Should you take the plunge or wade in slowly when investing?


A perennial investment question we often are asked is, “How should I invest if I have a lump sum of cash? Should I invest it all at once or slowly over time?”

You may find yourself with a significant amount of cash available to invest for a variety of reasons. Perhaps you sold a house or a business, executed company stock options, or you’ve accumulated significant savings at the bank and now have more cash than you will reasonably need in the near future. It can be very difficult — even overwhelming — to decide how and when to invest it. Should you invest today, next week, next month, or over several months or years? The right answer depends on the details of your personal situation and plans. Fortunately, there is good research and evidence that provides some helpful guidance about whether you should take the plunge and invest your cash all at once or wade into the market slowly over time.

We know from historical data that an investment portfolio allocated to stocks and bonds typically has provided significantly more growth over time than keeping cash in the bank and is likely do the same in the future. Additionally, most people are not in a position where cash alone, which pays very little in interest, will provide for their financial security over the rest of their lives. Your goal should be to get invested, whether it is immediately or over some reasonable period of time.

Interestingly, the research is pretty clear. A lump-sum investment usually provides better returns. According to Vanguard, a lump-sum investment into stock and bond markets has provided a higher return over dollar-cost averaging, or investing the same amount of money on a consistent basis, nearly 70% of the time. The reason for this is because markets go up more often than they go down. In other words, the odds are in your favor if you choose to invest a lump sum. You will likely earn more if you invest cash in the markets today rather than wait and invest slowly.

However, wading in may feel more comfortable for some investors, even if the historical data shows that taking the plunge usually pays off in higher returns. If you are fortunate enough to have $1 million in cash, for example, you might feel more comfortable investing your money in increments of $100,000 per month over 10 months. The benefit of dollar-cost averaging is that it can narrow the range of possible outcomes. A systematic approach, such as the one referenced here, is really a risk reduction strategy. While this approach may result in lower investment returns, it also may moderate the impact of a short-term market decline should that happen. Vanguard suggests that if you wade in, do so over a period of up to 12 months. The longer you wait to invest, the higher the probability you will miss out on investment growth.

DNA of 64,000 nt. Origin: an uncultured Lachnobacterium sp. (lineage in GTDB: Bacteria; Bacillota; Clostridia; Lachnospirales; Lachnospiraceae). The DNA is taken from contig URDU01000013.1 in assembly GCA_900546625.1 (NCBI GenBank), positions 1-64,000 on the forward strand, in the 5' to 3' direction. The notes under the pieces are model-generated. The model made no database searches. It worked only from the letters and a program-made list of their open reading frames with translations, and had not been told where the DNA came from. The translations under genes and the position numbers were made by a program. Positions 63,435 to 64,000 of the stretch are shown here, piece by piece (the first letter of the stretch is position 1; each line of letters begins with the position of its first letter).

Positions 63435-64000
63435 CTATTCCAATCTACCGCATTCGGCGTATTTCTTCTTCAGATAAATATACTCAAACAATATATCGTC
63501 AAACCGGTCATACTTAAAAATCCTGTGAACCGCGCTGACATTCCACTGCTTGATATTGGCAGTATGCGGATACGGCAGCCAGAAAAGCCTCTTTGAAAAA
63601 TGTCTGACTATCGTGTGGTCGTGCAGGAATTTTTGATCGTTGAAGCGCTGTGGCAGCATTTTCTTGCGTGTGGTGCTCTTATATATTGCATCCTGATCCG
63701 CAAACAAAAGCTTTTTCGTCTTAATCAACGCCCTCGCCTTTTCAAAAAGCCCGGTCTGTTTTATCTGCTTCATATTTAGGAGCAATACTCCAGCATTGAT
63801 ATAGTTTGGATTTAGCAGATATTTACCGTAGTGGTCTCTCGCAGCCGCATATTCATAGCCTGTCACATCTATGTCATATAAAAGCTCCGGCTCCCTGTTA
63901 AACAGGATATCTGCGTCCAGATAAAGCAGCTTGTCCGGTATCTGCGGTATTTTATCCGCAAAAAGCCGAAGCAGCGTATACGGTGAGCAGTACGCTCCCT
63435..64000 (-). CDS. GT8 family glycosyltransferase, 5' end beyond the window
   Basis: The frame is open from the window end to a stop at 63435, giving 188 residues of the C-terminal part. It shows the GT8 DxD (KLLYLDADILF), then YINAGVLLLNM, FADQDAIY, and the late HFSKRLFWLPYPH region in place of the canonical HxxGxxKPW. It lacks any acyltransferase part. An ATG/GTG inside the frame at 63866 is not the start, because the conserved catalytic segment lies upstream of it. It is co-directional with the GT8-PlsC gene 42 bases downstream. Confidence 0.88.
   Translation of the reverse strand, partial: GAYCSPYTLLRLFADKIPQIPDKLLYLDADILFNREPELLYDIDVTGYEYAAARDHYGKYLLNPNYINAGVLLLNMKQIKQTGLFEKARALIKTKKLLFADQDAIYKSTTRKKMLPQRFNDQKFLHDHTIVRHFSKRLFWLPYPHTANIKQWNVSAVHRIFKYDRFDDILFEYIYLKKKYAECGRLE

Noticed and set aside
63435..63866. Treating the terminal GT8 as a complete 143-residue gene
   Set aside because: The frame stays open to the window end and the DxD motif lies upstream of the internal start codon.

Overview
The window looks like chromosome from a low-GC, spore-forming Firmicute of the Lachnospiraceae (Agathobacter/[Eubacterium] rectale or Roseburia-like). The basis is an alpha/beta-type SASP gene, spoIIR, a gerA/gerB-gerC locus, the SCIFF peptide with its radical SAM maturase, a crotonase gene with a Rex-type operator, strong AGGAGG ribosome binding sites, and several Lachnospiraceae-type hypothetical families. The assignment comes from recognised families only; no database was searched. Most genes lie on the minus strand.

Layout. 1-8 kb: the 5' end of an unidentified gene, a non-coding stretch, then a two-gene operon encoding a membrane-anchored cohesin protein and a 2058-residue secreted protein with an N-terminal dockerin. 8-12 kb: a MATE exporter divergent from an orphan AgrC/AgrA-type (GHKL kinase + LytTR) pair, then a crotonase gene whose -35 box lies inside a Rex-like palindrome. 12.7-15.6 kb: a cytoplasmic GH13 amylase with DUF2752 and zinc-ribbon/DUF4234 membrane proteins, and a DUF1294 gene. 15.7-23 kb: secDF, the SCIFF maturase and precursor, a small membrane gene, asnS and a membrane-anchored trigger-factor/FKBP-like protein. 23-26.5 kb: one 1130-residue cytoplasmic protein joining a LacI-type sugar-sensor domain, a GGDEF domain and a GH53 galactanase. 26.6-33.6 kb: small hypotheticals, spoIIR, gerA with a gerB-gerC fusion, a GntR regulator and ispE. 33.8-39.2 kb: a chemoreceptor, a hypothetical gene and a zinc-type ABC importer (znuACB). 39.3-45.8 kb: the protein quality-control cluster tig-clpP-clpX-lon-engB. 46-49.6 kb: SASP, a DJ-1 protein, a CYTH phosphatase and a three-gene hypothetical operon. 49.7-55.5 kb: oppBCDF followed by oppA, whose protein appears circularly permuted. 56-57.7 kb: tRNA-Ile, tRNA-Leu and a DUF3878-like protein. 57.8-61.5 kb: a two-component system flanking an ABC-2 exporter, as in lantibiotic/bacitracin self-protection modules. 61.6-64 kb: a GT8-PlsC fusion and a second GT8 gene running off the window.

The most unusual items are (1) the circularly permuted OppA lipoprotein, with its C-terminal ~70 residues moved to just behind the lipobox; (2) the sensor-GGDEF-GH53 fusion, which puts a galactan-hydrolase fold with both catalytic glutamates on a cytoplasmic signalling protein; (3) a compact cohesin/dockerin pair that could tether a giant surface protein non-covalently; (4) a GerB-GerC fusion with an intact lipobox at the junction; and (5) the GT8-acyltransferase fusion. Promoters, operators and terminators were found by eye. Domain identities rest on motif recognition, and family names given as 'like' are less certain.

A common fear many people have is investing after markets have gone up and when stocks are expensive. One influential financial blogger, Ben Carlson, took a look at this. He compared a lump-sum investment to 12 equal monthly investments made into the S&P 500. Based on factors including the CAPE ratio, Carlson determined a lump-sum investment still has been better 60% of the time, even when markets appeared expensive at the time.

It’s valuable to remember that no one can forecast when markets will go up or down. That’s good news for investors because it means you don’t need to spend mental and emotional energy worrying about whether now is the right time to invest. You simply won’t know for sure, and neither will anyone else. As we all know, there are plenty of things in life to worry about, and short-term market forecasting is not something anyone is likely to be good at.

Unfortunately, the financial media is full of very professional looking and experienced people providing forecasts about where markets will be in the next week, month, quarter, or year. Keep in mind the majority of these forecasts are wrong. The reality is that market timing — trying to guess the best time to invest — usually leads to lower returns. And, once again, markets tend to go up much more often than they go down.

Of course, even if the probability is in your favor with plunging, your outcome is not guaranteed. While you may earn more with a lump-sum investment, your range of potential outcomes is wider, and your risk is higher. Short-term uncertainty is the cost of earning the better returns that have resulted from long-term investing.

The goal for most people should be to become fully invested in an appropriate portfolio allocation that will support your needs over the long term. First, focus on your personal needs and plans. Then, if you are comfortable following the evidence, go ahead and take the plunge. Invest your cash when it is available. Or, if wading in feels like a more comfortable way for you to invest, then consider investing systematically over a period of up to 12 months. Either way — wade or plunge — you’ll be in a good position to become fully invested and working toward your long term financial security in a reasonably short period of time.

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Steve Starnes, MBA, CFP, is a principal with Grand Wealth Management in Grand Rapids, an independent firm providing financial planning and investment management services with a fiduciary level of care. Starnes has been recognized nationally as an InvestmentNews “40 Under 40” and as Financial Planner of the Year by the Financial Planning Association. He is a passionate advocate for financial planning for seniors and those experiencing dementia. He also serves on the board of the Grand Rapids-based organization Rethinking Dementia: Accelerating Change and is involved with the Grand Rapids Symphony.  Contact Steve at 616.451.4228 or steve at grandwealth dot com.